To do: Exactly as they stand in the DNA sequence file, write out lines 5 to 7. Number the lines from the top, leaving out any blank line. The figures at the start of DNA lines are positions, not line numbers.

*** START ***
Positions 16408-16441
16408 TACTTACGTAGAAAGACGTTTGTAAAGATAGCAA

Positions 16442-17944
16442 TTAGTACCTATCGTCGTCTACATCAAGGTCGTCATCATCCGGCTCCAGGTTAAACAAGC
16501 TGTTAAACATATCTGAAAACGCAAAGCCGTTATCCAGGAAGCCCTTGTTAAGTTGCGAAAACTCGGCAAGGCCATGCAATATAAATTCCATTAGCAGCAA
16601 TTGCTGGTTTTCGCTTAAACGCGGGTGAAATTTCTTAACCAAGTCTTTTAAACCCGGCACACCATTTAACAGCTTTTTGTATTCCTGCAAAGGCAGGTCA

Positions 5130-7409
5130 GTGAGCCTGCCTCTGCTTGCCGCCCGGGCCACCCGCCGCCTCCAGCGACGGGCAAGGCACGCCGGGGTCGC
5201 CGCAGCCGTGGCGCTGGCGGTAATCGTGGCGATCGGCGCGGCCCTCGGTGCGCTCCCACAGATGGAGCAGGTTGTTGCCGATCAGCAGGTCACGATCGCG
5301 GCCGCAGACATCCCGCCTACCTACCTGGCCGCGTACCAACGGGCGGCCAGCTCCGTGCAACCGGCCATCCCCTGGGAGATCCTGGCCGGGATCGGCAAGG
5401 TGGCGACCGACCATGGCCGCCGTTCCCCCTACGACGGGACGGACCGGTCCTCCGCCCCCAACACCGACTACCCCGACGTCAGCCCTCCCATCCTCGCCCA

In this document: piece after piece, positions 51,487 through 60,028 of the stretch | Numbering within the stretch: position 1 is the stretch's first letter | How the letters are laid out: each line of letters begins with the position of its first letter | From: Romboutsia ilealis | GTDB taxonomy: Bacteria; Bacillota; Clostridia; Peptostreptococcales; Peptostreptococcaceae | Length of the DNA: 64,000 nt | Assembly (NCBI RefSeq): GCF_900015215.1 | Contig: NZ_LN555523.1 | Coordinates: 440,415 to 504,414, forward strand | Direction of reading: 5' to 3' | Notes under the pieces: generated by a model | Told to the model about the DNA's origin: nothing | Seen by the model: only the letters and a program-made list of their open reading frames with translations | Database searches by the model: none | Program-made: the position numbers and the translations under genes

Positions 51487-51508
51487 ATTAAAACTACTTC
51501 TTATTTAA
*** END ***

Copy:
16501 TGTTAAACATATCTGAAAACGCAAAGCCGTTATCCAGGAAGCCCTTGTTAAGTTGCGAAAACTCGGCAAGGCCATGCAATATAAATTCCATTAGCAGCAA
16601 TTGCTGGTTTTCGCTTAAACGCGGGTGAAATTTCTTAACCAAGTCTTTTAAACCCGGCACACCATTTAACAGCTTTTTGTATTCCTGCAAAGGCAGGTCA

Positions 5130-7409